So the question here is; was DeSean Jackson wrong for his actions or was he just acting out his roles as a professional athlete?
Unsportsmanlike conduct is a familiar term we often hear in football, so when a sign of true sportsmanship is shown one would imagine the gesture, whatever it may be, would be well received and appreciated...right? At the end of Sunday night's game, Cowboys RB Tashard Choice, went over to Eagles QB Michael Vick asking him for his autograph, an act that sent fans in Dallas through the roof. So much so that Choice was compelled to tweet an apology in an effort to clear things up.
"If its anybody that cares about winning and the d cowboys its me. I apologize to the people it was just an innocent gesture for my nephew." Choice tweeted earlier today.
Bad timing...maybe? Wrong...NO! Why should players have to hide behind the walls of the locker room or tunnel to show they actually don't hate the other guys on the field? And more importantly isn't this the very practice we applaud after high school level sports? Where after the game both teams meet up at the 50 yard line and shake hands before heading to the locker room. Not to mention the barrage of sports headlines LeBron James received after losing to the Orlando Magic during the 2008-2009 NBA Finals, where he refused to shake the hands of any Magic players or speak at the post-game press conference. Confusion...much.
In the end it's all sportsmanship or a lack thereof. Choice wanted an autograph from Michael Vick, who happened to be the guy who just finished beating his team, but would also still be the same Michael Vick aka "the big brother" of his two-year old nephew who adores him. As the ultimate sign of professionalism and class, Choice forgot about the cameras and put the last 60 minutes behind him to show love to a player that he's actually friends with. Many players stood up in defense of Choice including teammate, RB Marion Barber, who was out of last night's game due to injury.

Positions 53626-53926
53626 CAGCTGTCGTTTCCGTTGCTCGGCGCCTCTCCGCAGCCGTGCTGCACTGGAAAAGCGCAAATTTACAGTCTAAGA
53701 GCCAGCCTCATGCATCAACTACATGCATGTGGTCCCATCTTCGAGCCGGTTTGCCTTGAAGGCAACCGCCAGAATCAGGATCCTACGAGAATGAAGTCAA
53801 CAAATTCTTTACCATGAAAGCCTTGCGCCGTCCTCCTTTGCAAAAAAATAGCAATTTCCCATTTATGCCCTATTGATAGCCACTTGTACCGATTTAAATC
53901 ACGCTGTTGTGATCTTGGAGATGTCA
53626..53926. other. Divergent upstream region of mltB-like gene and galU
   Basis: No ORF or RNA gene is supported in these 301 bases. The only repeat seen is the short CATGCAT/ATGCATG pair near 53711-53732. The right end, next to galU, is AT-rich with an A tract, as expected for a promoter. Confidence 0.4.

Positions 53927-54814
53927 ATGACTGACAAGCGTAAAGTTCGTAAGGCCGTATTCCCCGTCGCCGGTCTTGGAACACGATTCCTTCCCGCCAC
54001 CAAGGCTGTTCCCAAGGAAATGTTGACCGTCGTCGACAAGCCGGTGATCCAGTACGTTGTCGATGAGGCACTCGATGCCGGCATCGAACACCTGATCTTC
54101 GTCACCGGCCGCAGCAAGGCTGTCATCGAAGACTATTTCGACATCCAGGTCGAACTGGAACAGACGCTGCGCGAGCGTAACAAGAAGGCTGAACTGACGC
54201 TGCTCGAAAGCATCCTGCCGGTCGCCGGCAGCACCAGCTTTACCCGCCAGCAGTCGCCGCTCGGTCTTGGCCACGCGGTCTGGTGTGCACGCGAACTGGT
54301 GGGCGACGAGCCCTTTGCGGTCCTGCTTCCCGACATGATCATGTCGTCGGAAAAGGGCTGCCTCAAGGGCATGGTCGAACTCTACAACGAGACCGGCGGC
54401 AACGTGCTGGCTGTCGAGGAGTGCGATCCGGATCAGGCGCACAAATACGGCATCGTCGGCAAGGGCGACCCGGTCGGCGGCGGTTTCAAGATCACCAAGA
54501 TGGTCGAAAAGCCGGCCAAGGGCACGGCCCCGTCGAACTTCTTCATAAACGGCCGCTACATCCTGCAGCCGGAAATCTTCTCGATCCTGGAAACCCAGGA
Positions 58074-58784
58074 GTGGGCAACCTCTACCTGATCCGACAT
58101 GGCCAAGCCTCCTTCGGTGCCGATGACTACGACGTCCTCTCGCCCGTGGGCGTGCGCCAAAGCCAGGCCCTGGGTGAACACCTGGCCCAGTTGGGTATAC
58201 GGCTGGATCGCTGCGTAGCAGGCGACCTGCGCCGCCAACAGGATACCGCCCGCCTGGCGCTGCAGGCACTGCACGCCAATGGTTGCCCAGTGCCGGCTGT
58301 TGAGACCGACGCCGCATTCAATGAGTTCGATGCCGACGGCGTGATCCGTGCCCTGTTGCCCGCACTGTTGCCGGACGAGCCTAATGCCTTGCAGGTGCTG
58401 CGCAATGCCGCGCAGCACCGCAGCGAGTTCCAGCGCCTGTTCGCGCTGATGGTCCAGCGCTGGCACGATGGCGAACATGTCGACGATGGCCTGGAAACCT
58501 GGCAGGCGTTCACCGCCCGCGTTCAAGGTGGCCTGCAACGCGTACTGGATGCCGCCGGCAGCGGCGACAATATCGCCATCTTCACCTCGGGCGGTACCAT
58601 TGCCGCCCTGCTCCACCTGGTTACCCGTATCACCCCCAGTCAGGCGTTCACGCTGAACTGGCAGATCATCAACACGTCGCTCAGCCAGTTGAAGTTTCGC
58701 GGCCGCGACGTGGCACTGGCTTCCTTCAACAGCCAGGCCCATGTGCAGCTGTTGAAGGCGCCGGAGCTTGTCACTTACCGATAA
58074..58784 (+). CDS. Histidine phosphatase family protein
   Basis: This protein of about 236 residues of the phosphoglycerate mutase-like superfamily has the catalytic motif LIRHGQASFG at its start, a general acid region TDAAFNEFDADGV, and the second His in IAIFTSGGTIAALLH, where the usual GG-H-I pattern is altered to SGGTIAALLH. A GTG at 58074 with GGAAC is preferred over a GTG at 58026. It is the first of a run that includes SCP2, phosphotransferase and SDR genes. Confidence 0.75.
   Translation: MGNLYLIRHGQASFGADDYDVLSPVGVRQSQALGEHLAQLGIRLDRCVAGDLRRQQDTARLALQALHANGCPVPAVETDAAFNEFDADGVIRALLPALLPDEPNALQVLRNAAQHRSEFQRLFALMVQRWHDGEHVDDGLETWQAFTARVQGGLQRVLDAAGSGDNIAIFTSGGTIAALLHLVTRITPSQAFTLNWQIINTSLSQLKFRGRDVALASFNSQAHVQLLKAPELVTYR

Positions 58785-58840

"Aye Shard It's 4 YA Nephew Man....Don't Even Trip....Ain't Nuttin Wrong Wit It....Yadig'' Barber tweeted.
And the always vocal Chad Ochocinco also weighed in on the situation.
"They making a big deal about another player asking for Vick autograph, I want his autograph and the skills he has to shh and a jersey".
He then added:
"Matter of fact I'd steal Vick uniform and have that shh in my basement on a mannequin screaming throw me the ball, like a wax figure, lmao".
So the question here is, what's wrong with Tashard Choice's decision of getting Michael Vick's autograph after the game?
Knowing when to put on and take off the professional hat in sports is clearly something many athletes haven't quite figured out, however the examples from Sunday nights game show both the leaps and bounds many players have taken in the right direction as well as just how far many have to travel in order to catch up.